Holy cow, I wrote a book!
Why can't all the registry key needed by Windows Setup be precomputed
and splorted at one go?
One reason is that Windows Setup can be customized via a so-called
which means that a lot of the work cannot be precalculated.
Some settings also have cascade effects on other settings.
Also, the model for component registration is to make each component
responsible for its own registration,
which can in turn be context-sensitive:
"If the system has configuration x, then do y else z".
Internet Explorer's component registration for example
contains many conditional sections
based on the installation configuration specified in the
unattend file and
the even fancier Winbom.ini file used by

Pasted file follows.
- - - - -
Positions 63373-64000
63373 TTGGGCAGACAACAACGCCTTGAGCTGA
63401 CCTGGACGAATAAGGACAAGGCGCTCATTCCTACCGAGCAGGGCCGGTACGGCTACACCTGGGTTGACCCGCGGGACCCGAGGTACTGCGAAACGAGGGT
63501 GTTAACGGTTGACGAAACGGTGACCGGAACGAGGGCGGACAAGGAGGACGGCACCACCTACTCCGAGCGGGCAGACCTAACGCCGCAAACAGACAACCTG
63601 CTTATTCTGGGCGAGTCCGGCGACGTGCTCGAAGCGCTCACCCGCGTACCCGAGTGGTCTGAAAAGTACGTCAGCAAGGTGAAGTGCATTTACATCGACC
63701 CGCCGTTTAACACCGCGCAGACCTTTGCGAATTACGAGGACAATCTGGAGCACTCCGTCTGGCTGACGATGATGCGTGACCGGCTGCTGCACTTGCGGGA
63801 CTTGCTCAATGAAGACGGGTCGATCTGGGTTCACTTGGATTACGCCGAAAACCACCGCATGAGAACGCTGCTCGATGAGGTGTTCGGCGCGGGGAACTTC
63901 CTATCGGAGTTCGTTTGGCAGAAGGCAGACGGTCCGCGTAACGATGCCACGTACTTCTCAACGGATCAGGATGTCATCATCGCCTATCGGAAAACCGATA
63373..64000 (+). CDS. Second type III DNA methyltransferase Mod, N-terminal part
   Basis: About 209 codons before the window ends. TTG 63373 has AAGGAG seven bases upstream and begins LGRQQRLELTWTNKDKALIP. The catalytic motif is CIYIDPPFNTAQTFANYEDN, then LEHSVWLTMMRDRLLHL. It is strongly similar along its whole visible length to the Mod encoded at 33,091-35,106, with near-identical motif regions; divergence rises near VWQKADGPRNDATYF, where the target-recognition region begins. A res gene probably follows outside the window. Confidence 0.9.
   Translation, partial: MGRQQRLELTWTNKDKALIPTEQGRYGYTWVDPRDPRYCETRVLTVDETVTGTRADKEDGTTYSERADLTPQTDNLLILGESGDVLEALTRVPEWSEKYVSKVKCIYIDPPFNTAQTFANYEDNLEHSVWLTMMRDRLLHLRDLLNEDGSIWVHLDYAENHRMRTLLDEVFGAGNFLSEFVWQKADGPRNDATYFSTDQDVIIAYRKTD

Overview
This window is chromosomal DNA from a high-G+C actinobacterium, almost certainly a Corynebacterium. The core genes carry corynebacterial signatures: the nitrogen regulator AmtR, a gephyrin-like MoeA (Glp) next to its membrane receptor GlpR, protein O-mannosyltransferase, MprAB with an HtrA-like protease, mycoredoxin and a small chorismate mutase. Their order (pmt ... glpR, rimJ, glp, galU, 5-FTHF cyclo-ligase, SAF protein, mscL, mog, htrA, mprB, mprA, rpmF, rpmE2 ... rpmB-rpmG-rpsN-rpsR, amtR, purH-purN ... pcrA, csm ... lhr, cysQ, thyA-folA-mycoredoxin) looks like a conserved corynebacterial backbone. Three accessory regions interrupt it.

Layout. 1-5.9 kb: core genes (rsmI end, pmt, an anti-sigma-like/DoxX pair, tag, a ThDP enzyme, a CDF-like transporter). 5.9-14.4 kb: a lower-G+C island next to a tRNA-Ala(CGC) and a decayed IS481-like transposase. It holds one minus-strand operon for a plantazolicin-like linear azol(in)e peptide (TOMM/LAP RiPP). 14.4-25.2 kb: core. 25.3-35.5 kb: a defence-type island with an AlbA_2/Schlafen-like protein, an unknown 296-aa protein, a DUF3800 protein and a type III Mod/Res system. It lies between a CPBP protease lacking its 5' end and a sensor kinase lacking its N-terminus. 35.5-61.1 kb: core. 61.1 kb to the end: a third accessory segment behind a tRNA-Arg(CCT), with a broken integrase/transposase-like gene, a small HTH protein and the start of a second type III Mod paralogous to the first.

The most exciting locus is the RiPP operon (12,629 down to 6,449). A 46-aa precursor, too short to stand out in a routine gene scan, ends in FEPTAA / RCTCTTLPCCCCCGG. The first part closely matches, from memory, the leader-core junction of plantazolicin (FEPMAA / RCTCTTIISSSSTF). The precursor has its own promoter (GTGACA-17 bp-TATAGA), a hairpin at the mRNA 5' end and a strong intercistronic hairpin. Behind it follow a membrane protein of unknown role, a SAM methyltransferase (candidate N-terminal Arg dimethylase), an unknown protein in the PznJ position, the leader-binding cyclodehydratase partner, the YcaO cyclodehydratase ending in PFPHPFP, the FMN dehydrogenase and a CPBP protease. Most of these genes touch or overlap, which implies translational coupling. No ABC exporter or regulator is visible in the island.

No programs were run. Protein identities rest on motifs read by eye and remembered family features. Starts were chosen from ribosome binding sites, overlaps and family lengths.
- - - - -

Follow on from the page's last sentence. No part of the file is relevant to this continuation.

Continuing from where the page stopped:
(which is used by computer manufacturers and large corporations).
Making each component responsible for its own registration
reduces entanglements between components
but also means that "global optimizations" such as
precalculating the registry cannot be done.
Engineering is about tradeoffs and this is one of them:
Maintainability vs. speed.
(Of course, there are sections of the registry that are not
context-sensitive, and those to some degree have already been
gathered together for block copying onto the machine during Windows Setup.
Look at the HIVExxx.INF files on your Windows XP CD.)
That said, it appears that
Longhorn setup is moving towards the "disk image" model.
I wish them luck.